Paul Speciale


Paul Speciale, Chief Marketing Officer, Scality 

AI/MLOps becomes standard part of storage products
The exponential growth of data coupled with an ongoing skills shortage is driving the need for increased automation in storage systems management. The integration of AI/ MLOps into large-scale data processes will increasingly emerge to help administrators offload and automate processes – and to find and reduce waste and increase overall storage management efficiency. MLOps can monitor and provide predictive analytics for common manual tasks including capacity utilisation, pending component failures and storage inefficiencies. Higher value tasks can include determining application IO and performance patterns, to automatically adjust Quality of Service (QoS) and the underlying resources to deliver the required service levels. 


Data Protection 

Sovan Bin, Founder and CEO of Odaseva, an enterprise data platform for Salesforce 

Proof of data protection is essential 

Last year, organisations were asking themselves: ‘Are we protected in our data?’ Now, we are seeing a huge shift towards organisations saying: ‘How can we prove that we are protected?’ Rather than just ticking a box that they have a backup system, organisations are looking to optimise their RTO (recovery time objective) – how long it takes to recover data after an issue. In 2022, more and more large organisations will start to take their RTO objective seriously, doing quarterly testing on these timings.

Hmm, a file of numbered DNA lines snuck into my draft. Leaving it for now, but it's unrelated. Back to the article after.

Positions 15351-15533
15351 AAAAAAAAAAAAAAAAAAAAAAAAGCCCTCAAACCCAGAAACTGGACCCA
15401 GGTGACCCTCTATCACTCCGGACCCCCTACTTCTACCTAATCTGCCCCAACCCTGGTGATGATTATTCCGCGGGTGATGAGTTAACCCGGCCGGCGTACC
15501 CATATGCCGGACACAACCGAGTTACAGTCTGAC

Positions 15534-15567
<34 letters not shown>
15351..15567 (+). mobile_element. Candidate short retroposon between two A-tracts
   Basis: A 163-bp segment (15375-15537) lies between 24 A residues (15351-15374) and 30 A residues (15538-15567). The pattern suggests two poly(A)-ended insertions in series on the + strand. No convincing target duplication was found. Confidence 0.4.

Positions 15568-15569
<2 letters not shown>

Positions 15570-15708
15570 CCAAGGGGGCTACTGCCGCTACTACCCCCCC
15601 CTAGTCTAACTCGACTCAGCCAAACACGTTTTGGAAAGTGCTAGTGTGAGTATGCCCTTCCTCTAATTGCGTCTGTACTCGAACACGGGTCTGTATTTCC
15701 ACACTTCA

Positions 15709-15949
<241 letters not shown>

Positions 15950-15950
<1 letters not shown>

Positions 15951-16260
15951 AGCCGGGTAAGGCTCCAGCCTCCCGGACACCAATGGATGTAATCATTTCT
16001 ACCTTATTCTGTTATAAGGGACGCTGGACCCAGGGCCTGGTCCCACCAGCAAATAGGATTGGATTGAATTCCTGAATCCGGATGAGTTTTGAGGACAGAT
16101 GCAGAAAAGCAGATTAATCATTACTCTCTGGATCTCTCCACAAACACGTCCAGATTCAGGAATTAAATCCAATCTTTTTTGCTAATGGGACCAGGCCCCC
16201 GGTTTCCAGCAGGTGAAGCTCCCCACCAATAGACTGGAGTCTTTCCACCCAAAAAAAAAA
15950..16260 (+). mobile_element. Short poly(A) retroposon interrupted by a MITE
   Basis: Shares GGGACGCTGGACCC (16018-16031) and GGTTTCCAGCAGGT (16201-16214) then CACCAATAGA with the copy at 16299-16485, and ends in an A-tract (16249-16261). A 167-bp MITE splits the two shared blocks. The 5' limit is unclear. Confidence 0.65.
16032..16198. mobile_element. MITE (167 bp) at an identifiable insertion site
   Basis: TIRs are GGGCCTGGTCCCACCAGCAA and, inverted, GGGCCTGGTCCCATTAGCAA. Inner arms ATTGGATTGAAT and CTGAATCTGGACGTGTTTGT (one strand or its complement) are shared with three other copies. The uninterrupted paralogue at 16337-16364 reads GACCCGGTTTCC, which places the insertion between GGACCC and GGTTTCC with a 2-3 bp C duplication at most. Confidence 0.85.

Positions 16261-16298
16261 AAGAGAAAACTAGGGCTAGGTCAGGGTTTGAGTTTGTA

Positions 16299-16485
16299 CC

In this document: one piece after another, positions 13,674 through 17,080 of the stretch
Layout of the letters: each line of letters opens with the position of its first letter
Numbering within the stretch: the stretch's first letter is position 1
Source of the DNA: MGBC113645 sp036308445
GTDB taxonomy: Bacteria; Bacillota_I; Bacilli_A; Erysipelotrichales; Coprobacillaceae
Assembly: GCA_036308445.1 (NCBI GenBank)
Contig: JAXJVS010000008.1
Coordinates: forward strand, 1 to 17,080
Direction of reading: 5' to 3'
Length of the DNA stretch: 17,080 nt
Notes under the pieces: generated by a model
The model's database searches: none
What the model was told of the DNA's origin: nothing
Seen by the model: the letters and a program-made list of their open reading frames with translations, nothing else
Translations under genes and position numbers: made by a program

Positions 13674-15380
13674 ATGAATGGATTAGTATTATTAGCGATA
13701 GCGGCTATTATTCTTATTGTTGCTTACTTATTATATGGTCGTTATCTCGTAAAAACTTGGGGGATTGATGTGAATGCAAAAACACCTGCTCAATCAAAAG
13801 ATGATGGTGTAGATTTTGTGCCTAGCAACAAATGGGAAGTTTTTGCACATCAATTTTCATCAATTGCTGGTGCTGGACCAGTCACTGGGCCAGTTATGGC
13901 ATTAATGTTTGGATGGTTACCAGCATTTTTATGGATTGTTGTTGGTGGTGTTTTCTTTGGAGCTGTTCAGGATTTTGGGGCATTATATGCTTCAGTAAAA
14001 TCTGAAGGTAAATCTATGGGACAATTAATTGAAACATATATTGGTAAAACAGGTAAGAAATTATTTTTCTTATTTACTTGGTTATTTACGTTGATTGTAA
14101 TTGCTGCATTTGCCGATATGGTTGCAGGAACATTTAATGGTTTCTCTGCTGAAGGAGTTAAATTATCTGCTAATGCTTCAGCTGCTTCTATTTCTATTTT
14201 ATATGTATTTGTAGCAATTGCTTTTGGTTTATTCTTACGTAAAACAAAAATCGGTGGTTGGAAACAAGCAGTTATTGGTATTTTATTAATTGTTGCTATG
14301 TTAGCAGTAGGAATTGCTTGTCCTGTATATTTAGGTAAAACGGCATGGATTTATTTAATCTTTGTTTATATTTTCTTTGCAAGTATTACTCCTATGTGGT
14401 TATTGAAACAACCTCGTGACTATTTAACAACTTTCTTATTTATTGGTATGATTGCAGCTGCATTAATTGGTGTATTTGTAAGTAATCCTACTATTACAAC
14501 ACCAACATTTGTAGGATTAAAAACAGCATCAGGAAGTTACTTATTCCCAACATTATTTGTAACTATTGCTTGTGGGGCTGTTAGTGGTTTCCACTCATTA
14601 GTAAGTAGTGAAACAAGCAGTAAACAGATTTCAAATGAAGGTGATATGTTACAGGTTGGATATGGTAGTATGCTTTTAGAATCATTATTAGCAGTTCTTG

This, in turn, is helping organisations comply with the governance frameworks that they’re working within. People need to prove to their business networks that they have a backup – they can’t just assume that the cloud provides it all. They need to show that data is secure and recoverable, and how fast they can recover it. 



Will Hale, Northern European Leader, 

The year of no-code and (very) low-code working
Low-code and no-code are not new concepts – they have been around for over a decade in some shape or form. Historically, the application of code to products has been the territory of IT or at least people/teams with some technical experience. However, in recent years the opportunity to use no-code and low-code tools has opened up to include regular business users. The likes of WordPress or Canva, for example, produce high quality content that requires no technical skill. 

Low-code and no-code builds are set to become even more mainstream in 2022. In the world of work, teams will no longer buy pre-fab tools and platforms, but instead choose those that give them the flexibility to design the workflows and processes they want, customised to the nature and breadth of their work and teams. The ability to work their own way will allow teams to define the next generation of distributed work.